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Kwame Nkrumah and the Dawn of the Cold War: The West African National Secretariat, 1945-48 / Marika Sherwood

Availability: 1 in stock
Hardcover
£45.00

The West African National Secretariat (WANS) has almost been forgotten by history. A pan-Africanist movement founded in 1945 by Kwame Nkrumah and colleagues in London and France, WANS campaigned for independence and unity. Nkrumah returned to the Gold Coast in late 1947. The colonial government accused him of being a communist and fomenting the riots of early 1948. He was jailed. This led to the beginning of the Cold War in West Africa. Drawing on archival research including the newly released MI5 files, Marika Sherwood reports on the work of WANS, on the plans for a unity conference in October 1948 in Lagos, and on Nkrumah's return home. Sherwood demonstrates that colonial powers colluded with each other and the US in order to control the burgeoning struggles for independence. By labelling African nationalists as 'communists' in their efforts to contain decolonisation, the Western powers introduced the Cold War to the continent. Providing a rich exploration of a neglected history, this book sheds light for the first time on a crucial historical moment in the history of West Africa and the developmental trajectory of West African independence.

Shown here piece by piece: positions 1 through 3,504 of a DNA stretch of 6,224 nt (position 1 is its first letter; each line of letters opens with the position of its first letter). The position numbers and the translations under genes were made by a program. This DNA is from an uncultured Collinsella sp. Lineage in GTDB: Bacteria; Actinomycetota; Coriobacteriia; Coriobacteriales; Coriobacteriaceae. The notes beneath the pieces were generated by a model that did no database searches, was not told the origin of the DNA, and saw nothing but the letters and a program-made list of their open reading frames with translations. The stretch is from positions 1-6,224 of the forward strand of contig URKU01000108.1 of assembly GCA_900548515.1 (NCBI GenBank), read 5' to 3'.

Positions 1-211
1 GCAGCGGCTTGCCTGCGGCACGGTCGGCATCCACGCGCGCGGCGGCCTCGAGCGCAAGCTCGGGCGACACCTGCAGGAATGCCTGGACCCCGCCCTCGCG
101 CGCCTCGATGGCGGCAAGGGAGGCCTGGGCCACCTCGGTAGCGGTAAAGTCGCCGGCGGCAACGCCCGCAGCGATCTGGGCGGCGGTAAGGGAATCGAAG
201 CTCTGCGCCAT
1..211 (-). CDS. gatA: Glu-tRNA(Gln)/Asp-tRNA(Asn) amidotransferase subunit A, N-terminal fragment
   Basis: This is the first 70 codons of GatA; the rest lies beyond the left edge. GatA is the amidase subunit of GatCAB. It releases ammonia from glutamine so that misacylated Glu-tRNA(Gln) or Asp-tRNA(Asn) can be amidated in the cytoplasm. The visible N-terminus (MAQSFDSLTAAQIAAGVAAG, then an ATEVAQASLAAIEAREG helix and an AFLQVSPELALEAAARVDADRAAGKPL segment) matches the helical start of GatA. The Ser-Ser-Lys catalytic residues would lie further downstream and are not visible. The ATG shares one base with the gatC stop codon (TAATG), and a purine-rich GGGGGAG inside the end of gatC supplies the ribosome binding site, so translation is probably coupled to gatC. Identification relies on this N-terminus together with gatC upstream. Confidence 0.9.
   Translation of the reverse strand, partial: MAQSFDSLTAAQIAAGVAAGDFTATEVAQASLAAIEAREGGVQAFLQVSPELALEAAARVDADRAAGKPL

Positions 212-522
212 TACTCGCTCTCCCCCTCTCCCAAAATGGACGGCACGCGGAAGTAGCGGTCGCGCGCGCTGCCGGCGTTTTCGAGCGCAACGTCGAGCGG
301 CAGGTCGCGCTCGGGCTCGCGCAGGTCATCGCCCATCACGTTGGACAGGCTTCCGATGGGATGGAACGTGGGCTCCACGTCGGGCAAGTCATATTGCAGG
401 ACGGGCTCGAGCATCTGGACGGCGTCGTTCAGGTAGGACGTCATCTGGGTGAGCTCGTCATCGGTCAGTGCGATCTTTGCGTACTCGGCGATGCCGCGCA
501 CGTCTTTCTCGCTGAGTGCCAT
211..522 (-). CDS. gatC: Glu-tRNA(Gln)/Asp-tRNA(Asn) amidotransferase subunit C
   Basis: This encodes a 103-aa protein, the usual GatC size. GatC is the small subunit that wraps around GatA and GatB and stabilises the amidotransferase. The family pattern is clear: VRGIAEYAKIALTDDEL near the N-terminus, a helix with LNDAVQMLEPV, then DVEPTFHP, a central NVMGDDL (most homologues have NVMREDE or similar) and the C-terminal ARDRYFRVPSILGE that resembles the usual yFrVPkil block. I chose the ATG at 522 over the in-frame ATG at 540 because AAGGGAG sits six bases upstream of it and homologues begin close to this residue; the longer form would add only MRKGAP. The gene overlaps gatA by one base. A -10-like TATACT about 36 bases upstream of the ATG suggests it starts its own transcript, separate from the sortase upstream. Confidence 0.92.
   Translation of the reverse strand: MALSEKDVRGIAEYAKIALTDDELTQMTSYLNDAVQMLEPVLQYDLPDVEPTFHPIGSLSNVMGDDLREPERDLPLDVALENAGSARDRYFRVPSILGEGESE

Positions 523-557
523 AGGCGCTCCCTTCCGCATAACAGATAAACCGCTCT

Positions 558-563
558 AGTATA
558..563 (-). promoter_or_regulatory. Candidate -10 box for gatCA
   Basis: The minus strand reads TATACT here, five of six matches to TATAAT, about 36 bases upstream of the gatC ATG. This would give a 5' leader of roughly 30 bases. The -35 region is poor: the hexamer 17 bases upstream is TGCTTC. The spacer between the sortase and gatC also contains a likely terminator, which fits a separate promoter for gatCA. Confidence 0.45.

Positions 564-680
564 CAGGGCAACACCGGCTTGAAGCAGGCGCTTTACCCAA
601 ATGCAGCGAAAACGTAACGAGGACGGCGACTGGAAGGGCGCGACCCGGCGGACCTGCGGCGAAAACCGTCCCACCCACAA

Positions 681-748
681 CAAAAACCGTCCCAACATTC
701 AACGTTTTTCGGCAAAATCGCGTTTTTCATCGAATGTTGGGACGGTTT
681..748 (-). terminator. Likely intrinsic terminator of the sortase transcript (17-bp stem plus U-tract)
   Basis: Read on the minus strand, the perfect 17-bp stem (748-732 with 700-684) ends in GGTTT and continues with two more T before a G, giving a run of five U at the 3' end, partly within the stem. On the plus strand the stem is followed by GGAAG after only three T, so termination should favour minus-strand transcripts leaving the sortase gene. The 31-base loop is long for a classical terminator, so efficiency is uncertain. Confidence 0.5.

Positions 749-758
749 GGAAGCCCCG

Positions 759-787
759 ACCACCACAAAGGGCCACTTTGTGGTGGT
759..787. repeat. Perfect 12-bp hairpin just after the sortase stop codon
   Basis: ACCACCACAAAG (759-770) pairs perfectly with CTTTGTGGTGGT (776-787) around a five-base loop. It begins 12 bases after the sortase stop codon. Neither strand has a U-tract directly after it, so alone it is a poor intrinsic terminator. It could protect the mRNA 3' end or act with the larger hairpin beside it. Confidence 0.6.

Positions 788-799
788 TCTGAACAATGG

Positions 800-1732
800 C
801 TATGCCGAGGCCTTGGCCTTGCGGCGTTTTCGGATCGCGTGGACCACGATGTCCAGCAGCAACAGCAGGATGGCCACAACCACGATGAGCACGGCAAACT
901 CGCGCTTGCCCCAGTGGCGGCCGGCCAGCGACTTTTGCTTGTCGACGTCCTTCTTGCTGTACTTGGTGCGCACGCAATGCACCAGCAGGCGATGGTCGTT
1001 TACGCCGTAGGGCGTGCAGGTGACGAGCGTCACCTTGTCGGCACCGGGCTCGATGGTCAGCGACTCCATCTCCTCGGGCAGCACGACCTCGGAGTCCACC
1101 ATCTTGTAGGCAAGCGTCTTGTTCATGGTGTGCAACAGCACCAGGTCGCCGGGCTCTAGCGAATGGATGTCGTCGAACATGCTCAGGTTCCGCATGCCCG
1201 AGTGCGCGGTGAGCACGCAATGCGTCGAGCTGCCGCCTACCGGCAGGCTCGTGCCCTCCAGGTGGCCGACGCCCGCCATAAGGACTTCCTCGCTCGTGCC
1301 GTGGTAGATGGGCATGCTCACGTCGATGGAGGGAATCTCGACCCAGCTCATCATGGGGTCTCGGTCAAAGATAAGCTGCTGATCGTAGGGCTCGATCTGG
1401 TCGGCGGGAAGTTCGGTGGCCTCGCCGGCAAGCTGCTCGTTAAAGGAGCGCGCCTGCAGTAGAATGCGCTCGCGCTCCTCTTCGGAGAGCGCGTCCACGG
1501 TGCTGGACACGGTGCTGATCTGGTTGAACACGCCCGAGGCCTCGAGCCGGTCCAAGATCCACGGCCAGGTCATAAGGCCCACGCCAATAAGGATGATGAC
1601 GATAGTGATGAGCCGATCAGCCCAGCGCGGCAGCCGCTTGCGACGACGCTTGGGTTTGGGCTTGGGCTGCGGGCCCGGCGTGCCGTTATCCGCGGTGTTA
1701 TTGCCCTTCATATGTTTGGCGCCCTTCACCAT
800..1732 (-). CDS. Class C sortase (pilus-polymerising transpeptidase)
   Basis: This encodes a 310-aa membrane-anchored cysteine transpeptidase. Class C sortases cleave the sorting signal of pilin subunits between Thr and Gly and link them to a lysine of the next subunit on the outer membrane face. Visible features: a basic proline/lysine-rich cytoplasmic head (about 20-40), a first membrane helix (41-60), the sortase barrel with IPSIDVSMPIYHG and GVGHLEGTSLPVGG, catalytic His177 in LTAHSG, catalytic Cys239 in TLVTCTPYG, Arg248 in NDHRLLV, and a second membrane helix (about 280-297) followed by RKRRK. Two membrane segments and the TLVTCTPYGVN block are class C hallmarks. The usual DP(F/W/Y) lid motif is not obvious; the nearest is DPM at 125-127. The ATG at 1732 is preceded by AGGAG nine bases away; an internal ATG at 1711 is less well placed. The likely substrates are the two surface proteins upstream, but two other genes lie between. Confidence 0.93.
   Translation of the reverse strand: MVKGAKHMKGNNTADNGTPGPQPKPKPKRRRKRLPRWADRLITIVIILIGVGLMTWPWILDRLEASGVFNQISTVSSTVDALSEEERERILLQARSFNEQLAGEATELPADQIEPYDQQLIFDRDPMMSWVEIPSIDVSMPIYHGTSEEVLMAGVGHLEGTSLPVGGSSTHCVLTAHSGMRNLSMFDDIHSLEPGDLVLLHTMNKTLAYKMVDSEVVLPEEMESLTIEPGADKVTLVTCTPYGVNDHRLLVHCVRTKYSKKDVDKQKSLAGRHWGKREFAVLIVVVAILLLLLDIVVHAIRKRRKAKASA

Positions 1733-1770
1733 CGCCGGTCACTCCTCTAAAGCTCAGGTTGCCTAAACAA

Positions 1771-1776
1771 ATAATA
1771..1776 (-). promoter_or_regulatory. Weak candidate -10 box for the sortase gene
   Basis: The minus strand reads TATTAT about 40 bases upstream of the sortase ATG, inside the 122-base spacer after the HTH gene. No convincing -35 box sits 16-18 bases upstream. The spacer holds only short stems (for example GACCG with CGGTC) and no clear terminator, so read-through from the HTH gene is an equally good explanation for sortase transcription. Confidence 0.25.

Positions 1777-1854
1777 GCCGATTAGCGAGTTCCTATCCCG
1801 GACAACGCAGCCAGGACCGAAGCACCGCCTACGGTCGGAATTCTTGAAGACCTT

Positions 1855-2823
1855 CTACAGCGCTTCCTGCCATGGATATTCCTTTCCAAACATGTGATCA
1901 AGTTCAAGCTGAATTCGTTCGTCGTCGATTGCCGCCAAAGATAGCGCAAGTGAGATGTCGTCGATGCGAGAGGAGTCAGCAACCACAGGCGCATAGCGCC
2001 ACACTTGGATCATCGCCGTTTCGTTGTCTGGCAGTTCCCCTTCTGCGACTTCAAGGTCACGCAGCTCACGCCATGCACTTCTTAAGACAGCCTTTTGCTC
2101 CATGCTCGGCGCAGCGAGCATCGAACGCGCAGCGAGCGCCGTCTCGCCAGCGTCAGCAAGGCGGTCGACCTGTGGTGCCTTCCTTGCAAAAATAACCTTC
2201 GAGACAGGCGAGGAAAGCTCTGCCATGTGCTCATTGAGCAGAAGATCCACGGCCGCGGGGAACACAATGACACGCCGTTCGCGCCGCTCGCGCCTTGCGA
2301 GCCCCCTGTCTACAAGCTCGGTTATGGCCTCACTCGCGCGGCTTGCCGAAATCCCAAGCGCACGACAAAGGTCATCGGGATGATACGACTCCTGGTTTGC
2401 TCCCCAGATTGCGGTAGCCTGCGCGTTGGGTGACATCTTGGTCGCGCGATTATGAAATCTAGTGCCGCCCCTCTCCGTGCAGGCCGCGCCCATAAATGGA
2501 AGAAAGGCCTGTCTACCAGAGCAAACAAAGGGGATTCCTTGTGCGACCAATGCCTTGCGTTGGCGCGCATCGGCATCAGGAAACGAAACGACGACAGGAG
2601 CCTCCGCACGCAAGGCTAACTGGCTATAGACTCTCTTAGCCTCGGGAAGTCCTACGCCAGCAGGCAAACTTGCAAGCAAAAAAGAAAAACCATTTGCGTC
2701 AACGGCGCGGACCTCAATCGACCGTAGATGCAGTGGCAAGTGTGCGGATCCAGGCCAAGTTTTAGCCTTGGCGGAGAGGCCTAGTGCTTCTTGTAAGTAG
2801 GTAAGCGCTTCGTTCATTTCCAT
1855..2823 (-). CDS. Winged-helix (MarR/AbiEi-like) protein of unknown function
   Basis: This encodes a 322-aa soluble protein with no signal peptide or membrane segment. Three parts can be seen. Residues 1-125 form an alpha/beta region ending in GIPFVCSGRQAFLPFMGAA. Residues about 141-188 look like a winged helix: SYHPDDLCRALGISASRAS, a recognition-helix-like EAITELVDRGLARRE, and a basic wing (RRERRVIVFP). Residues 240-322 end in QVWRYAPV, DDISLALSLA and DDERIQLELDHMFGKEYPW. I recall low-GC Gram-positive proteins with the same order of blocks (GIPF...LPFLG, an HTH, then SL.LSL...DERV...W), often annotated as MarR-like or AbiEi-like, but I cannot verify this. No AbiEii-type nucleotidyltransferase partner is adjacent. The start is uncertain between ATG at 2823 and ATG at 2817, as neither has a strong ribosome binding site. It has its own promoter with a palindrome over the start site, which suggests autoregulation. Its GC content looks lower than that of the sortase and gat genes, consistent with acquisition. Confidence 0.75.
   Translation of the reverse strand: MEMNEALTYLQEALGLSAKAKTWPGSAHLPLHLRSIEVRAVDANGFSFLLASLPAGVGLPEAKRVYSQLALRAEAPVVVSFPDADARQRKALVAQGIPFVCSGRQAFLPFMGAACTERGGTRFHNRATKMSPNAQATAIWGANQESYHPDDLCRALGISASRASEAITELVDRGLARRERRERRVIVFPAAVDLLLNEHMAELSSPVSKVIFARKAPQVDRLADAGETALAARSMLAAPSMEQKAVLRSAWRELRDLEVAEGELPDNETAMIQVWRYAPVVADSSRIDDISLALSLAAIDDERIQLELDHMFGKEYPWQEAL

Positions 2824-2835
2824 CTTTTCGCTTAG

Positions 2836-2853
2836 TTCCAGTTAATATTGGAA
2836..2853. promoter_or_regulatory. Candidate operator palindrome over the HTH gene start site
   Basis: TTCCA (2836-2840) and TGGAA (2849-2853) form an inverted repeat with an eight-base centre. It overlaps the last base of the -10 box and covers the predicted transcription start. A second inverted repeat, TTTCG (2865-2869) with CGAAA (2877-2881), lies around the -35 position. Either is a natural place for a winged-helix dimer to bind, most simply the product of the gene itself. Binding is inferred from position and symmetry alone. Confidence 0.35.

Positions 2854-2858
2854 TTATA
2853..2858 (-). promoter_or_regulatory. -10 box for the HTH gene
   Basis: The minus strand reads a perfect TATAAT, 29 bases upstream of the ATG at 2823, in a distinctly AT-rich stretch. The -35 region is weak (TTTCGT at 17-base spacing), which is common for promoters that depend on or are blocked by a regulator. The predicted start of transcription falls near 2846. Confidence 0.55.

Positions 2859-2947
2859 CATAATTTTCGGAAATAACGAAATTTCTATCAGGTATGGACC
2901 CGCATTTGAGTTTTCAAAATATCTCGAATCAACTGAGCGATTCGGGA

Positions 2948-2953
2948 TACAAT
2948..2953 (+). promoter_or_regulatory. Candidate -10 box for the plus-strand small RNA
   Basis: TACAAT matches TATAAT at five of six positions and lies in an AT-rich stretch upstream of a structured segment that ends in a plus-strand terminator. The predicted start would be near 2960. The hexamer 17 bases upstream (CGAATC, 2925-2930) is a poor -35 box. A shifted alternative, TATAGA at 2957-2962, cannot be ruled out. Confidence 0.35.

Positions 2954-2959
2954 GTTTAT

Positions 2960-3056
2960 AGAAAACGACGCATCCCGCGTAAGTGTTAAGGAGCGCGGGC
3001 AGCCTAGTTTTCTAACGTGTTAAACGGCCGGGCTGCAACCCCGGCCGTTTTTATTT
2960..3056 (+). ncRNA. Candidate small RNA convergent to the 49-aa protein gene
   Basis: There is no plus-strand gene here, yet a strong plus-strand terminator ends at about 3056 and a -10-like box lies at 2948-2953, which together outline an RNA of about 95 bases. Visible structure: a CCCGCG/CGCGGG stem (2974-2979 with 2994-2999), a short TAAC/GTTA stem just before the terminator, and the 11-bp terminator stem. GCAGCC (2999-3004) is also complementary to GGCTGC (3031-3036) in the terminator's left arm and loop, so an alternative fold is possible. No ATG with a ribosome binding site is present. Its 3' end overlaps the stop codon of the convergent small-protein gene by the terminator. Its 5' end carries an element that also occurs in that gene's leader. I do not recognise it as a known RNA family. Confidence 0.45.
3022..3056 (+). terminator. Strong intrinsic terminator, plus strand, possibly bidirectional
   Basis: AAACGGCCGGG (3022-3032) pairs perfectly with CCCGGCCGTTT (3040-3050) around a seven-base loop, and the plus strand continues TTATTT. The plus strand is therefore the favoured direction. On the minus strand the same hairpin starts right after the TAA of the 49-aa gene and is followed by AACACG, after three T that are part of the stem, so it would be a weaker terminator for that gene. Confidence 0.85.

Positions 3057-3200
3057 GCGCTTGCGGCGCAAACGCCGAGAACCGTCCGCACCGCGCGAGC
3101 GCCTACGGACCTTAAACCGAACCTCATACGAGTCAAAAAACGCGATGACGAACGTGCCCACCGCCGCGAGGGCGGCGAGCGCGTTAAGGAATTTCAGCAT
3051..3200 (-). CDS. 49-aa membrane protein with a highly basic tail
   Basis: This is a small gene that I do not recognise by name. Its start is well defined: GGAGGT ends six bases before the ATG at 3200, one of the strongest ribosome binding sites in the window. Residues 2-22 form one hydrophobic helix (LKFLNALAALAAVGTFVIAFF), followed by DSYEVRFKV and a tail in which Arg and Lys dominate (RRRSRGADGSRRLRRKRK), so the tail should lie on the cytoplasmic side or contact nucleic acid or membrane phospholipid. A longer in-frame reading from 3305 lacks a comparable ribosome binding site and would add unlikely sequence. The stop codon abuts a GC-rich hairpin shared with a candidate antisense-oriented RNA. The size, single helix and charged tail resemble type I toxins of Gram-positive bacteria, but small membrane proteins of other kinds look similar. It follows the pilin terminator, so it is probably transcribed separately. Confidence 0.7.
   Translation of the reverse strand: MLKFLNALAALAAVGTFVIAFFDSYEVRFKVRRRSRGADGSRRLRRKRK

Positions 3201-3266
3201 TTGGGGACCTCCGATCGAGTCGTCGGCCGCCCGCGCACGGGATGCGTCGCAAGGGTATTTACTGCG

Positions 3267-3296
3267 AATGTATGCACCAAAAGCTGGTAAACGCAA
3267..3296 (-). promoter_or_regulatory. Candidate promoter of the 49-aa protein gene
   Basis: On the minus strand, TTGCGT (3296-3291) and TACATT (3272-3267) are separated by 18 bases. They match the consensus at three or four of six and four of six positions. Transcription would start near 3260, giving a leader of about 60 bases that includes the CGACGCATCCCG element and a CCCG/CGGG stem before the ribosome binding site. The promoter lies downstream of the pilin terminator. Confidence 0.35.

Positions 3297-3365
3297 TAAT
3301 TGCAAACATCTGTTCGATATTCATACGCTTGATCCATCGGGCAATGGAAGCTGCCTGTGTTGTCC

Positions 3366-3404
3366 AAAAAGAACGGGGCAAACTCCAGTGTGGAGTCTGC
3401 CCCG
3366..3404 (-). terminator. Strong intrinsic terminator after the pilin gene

The West African National Secretariat (WANS) has almost been forgotten by history. A pan-Africanist movement founded in 1945 by Kwame Nkrumah and colleagues in London and France, WANS campaigned for independence and unity. Nkrumah returned to the Gold Coast in late 1947. The colonial government accused him of being a communist and fomenting the riots of early 1948. He was jailed. This led to the beginning of the Cold War in West Africa. Drawing on archival research including the newly released MI5 files, Marika Sherwood reports on the work of WANS, on the plans for a unity conference in October 1948 in Lagos, and on Nkrumah's return home. Sherwood demonstrates that colonial powers colluded with each other and the US in order to control the burgeoning struggles for independence. By labelling African nationalists as 'communists' in their efforts to contain decolonisation, the Western powers introduced the Cold War to the continent. Providing a rich exploration of a neglected history, this book sheds light for the first time on a crucial historical moment in the history of West Africa and the developmental trajectory of West African independence.